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Current News

Bronzeville-Black Metropolis is Illinois' newst National Heritage Area
Tuesday, January 24, 2023

Congratulations to Bronzeville-Black Metropolis for becoming Illinois’ newest National Heritage Area. Welcome to the NPS family!

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New Philadelphia Becomes Part of the National Park Service
Tuesday, January 24, 2023

Congratulations to the New Philadelphia historic site, on becoming a unit of the National Park Service! Welcome to the NPS family!

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McClean Museum to dedicate new Lincoln Funeral Train Marker
Thursday, April 14, 2022

Commemorating the 157th Anniversary of Abraham Lincoln’s Assassination, The McLean County Museum of History will dedicate a new “Looking for Lincoln” historical marker near the site of the old Bloomington Train Depot of the Chicago & Alton railroad.

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Upcoming Events

Maid of All Work: The Women Who Worked for the Lincolns
Wednesday, March 1, 2023 7:00 PM

Like most middle-class women of her time, Mary Lincoln relied on hired help to manage her household. These women worked and sometimes lived in her house, cleaning, cooking, and caring for the children alongside her. Who were these women? What were their duties? What was their experience like within the household? What were the Lincolns experiences living and working intimately with a cross-section of society that they might never have encountered otherwise? Drawing on letters, reminiscences, and county records, University of Illinois at Springfield's Sangamon Experience Director and Curator, will examine the nature of domestic service in the Lincoln household in Springfield, Illinois, to attempt to answer these questions. In doing so this program aspires not only to establish a social and cultural context for the Lincolns’ experience but to flesh out the experiences of working-class women who are often on the margins or outright invisible to history.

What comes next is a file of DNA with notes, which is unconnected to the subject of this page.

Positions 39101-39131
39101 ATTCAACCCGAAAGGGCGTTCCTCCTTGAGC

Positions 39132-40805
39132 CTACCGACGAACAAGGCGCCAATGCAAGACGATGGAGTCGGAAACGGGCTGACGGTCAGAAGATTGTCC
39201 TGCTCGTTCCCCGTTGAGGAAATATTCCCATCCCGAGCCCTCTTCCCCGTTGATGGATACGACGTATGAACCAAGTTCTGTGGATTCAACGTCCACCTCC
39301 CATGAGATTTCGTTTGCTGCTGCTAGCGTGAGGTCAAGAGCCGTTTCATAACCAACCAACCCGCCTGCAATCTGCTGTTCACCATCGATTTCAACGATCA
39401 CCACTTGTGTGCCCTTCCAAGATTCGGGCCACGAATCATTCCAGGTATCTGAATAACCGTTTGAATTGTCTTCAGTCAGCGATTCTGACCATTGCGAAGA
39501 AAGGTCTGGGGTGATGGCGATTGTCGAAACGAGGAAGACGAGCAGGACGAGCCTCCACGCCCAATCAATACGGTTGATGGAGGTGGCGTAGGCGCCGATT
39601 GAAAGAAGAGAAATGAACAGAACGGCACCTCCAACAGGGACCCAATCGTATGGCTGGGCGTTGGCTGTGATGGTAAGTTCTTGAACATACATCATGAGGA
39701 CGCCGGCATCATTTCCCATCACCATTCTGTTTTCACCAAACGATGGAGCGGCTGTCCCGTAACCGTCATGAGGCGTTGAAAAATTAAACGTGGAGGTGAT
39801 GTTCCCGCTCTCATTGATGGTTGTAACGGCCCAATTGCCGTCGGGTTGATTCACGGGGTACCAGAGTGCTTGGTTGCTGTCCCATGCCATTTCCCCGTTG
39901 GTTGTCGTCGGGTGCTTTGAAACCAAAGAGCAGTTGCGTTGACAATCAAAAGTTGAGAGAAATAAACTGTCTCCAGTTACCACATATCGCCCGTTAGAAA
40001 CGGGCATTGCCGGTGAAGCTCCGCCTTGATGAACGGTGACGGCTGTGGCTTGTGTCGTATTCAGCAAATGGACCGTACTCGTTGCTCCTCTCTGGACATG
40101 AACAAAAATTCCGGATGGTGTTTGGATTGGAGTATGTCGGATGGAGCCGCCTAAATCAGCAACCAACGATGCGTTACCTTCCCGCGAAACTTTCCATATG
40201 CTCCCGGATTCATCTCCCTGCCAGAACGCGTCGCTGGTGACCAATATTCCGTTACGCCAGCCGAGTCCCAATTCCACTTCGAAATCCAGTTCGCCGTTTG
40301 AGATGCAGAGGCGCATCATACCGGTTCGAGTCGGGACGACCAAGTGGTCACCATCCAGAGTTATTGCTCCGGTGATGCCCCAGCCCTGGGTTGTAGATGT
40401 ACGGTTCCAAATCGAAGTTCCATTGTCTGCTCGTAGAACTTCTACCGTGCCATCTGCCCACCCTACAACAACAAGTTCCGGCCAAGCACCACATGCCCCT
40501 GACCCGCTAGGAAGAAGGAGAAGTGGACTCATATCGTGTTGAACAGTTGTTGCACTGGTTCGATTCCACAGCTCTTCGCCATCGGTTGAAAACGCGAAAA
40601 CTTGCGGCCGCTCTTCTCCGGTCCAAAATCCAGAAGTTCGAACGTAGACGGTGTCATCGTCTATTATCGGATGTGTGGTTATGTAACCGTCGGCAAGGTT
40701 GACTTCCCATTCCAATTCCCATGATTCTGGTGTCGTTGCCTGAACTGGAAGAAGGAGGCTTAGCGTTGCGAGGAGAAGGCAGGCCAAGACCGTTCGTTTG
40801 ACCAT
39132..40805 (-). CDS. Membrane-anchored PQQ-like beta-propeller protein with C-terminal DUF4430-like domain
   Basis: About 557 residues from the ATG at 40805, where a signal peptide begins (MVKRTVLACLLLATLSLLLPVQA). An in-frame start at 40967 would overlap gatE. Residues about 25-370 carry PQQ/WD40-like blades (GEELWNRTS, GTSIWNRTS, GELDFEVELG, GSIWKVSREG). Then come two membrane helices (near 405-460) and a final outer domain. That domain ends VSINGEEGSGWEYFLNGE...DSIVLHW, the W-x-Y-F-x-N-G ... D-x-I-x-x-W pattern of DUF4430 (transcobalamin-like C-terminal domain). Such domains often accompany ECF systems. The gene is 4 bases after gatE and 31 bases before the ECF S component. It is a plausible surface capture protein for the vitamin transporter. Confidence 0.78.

"Mr. Lincoln gave [me] an extra dollar each week on condition that she would brave whatever storms might arise, and suffer whatever might arise, and suffer whatever might befall her, without complaint.” -Miss. Mary Johnson

Anne E. Moseley is the first Director of Engagement and Curator of the Sangamon Experience. She holds a bachelor’s degree in History from Southern Illinois University at Edwardsville (SIUE) and a Master’s degree in Public History from the University of Illinois at Springfield (UIS). Before she began her position at UIS, she was the director and curator of the Lincoln Heritage Museum at Lincoln College. Anne was awarded the Illinois State Historical Society’s Malkovich Award for Young Museum Professional in 2015 for her outstanding contribution to Collections Management and Exhibit development at the Lincoln Heritage Museum. Her research focuses on Lincoln's life in Illinois and the social history of antebellum Illinois. Recently she has been writing a book called A Maid of All Work: the women who worked for the Lincolns. She has published an article for the Sangamon Link, The Lochridge brothers, Pawnee merchants. Moseley currently serves as an advisory board member for the Lincoln Forum, National Association for Interpretation Region 5 member, and a steering council member for the Abraham Lincoln National Heritage Area.

This program will livestream on Looking for Lincoln's Facebook page and YouTube Channel. The event is FREE. Please do not click on any links that take you to pay page. Our free Facebook events will never ask you for a credit card. If you have trouble finding the event, check the main news feed on the page, and do not click on links in the comments.